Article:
Why purpose is the competitive edge for not-for-profits

Posted on 28 Jul 2021

By Paul Bird

With three decades of experience across business and the not-for-profit sector in Australia, Africa, Europe and Asia, Paul Bird has seen first-hand what works and what doesn't for organisations wanting social, economic and environmental change. In an extract from his new book, PurposeFull, Bird explains how not-for-profits can channel their purpose into outstanding results.

"So many times - by boards, governments, corporates and supporters - I’ve been told that the answer is to be more business-like, or even replicate a business. Having started in business, I don’t agree ... Instead, the answer lies in the very essence of not-for-profits. Their competitive advantage drives from their underlying belief and purpose."
Bird, Paul
Paul Bird has used 30 years of expertise in the business and for-purpose sector to distill lessons for NFPs.

After working in not-for-profits for the last twenty years in health; mental health; education, training and employment; children and family; and international development, it has always been a challenge to navigate the political cycles, competitive tendering and fixed term service contracts, government service reforms and departmental restructures, fundraising competition and falling net returns, rising compliance requirements and risk management, and the increasing complexity and intransigence of the needs of people we support.

In 2014, then executive director of the Brotherhood of St Laurence, Tony Nicholson, voiced this concern. ‘If we don’t begin to re-think now, the way we operate, the next two decades will witness the sector’s gradual demise’. His premise was that not-for-profits cannot continue to meet society’s current and emerging needs, and so fulfil their purpose, by contracting to the government and, in doing so, having to become ever bigger, efficient, professional and subject to regulation.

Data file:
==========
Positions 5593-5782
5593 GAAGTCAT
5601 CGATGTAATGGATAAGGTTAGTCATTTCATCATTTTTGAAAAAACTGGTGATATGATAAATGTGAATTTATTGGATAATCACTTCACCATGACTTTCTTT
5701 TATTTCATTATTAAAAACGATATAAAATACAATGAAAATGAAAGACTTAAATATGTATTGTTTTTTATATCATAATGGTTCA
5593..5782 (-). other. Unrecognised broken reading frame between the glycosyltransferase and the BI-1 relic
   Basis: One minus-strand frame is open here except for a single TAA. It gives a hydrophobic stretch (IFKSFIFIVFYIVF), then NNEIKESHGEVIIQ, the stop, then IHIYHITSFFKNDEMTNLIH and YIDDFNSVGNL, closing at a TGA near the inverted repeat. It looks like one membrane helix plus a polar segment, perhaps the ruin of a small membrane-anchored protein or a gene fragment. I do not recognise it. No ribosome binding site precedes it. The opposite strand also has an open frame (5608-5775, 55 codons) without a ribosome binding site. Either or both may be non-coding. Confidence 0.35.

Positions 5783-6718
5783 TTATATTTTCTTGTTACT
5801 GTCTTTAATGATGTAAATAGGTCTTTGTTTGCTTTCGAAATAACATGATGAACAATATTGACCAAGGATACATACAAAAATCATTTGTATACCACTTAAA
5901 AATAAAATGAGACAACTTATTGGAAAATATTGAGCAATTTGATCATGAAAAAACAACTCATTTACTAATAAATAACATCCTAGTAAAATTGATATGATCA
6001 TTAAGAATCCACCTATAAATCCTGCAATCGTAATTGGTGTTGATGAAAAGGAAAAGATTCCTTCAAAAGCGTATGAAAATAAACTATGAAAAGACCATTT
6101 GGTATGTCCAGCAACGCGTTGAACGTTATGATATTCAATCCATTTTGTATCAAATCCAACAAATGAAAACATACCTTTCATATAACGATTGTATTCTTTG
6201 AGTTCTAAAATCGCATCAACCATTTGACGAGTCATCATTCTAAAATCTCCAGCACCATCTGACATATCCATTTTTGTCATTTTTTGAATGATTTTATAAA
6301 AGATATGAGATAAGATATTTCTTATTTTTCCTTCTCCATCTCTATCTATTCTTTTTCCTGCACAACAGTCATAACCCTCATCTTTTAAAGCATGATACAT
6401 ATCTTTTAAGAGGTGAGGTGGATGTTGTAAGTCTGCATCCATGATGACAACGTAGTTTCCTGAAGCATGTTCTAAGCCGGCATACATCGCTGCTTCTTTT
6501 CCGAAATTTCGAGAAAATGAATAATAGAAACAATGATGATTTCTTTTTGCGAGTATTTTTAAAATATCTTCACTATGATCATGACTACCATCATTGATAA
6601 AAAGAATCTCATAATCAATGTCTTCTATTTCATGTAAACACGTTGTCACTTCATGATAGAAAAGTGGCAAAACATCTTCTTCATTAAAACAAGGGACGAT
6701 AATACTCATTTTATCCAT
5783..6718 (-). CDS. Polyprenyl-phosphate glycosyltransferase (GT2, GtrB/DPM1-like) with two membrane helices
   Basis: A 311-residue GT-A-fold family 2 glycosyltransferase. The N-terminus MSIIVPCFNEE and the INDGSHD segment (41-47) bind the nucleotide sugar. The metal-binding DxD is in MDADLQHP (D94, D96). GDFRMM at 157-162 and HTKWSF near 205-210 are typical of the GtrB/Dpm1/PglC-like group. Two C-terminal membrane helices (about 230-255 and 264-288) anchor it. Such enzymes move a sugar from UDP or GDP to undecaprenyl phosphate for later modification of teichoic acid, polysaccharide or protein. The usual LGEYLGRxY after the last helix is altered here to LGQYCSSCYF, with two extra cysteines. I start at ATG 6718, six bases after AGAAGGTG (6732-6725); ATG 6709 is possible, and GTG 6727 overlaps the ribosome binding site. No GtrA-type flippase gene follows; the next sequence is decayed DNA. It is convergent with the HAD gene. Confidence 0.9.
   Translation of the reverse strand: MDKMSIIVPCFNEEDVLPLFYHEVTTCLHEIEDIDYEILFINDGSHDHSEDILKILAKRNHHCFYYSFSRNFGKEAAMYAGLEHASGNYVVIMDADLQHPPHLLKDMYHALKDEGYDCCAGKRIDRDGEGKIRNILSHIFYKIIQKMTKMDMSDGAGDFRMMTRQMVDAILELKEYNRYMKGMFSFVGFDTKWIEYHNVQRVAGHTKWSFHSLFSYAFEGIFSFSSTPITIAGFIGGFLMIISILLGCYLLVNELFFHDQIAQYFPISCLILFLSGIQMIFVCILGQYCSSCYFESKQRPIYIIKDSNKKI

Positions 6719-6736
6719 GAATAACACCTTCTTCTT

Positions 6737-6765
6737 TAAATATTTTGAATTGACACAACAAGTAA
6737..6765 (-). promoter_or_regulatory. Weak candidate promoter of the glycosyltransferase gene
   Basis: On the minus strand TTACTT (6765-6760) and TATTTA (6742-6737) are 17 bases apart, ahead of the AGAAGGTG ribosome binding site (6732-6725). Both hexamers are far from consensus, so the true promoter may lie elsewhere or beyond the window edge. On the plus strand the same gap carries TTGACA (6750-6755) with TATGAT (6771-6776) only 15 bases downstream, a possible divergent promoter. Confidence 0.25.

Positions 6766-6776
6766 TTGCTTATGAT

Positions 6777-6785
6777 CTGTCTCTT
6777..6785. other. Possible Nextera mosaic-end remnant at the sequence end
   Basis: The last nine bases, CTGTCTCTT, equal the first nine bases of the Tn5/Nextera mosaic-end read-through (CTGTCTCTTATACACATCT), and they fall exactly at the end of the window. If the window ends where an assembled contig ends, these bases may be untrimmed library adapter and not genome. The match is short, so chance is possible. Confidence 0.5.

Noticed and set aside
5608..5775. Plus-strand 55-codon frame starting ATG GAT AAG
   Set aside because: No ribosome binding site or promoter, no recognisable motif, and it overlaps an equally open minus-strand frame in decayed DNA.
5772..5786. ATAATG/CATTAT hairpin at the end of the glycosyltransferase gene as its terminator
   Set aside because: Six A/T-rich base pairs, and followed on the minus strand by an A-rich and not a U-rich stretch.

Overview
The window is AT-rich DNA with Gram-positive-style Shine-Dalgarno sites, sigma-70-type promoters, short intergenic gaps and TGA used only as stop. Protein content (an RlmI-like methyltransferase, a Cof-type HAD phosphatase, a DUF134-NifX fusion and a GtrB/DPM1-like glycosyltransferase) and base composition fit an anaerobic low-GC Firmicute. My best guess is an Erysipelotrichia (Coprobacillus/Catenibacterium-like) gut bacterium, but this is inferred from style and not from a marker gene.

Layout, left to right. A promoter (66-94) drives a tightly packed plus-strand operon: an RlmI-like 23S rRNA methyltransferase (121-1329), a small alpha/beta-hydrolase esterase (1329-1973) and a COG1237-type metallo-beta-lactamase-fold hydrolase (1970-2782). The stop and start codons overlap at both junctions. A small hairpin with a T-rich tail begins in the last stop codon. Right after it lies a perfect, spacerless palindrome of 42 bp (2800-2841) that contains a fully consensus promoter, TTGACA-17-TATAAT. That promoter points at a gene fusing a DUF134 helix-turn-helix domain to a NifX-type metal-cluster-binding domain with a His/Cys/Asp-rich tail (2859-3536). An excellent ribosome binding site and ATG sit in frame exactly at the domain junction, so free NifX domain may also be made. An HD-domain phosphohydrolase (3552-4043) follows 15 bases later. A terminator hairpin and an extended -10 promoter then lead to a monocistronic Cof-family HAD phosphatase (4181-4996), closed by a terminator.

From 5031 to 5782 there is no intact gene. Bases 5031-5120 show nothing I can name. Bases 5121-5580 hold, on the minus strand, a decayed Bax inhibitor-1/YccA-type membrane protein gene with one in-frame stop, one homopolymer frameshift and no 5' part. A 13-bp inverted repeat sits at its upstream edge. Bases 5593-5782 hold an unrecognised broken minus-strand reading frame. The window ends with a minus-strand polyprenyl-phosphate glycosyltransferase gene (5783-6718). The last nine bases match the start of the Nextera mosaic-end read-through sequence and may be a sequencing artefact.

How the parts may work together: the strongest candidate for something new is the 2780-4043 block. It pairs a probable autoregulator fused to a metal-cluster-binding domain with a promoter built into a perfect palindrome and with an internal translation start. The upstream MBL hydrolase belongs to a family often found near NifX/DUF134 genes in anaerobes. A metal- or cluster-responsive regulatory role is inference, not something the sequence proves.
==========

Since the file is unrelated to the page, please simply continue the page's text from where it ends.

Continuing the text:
Tony concluded that, ultimately, in being beholden to government for their funding and authority to deliver their services, they will die. If not now, at some point in the future they will not be big, efficient or professional enough to win the government’s favour. In the meantime, the gap inevitably widens between the needs of its constituents and the response of the government’s prescribed and regulated services delivered by the not-for-profit.

I don’t blame the government decision makers. Public visibility and expectations are high and there is constant budget pressure with ongoing departmental and service cost savings required.

Whilst this approach has introduced monitored quality standards and enabled consistency of service delivery, the reality is that it has seen the defunding and demise of smaller, locally appropriate, expert services run by not-for-profits that effectively addressed the specific needs of a section of the community, usually those most in need with high and complex needs.

But Tony Nicholson’s prediction does not have to come true.

So many times - by Boards, governments, corporates and supporters - I’ve been told that the answer is to be more business-like, or even replicate a business. Having started in business, I don’t agree. In my experience, a company is not, in itself, more efficient or effective, and certainly does not offer a values-based culture. As Jim Collins, the world’s most read management guru, noted ‘we must reject the idea—well intentioned, but dead wrong—that the primary path to greatness in the social sectors is to become more like a business’.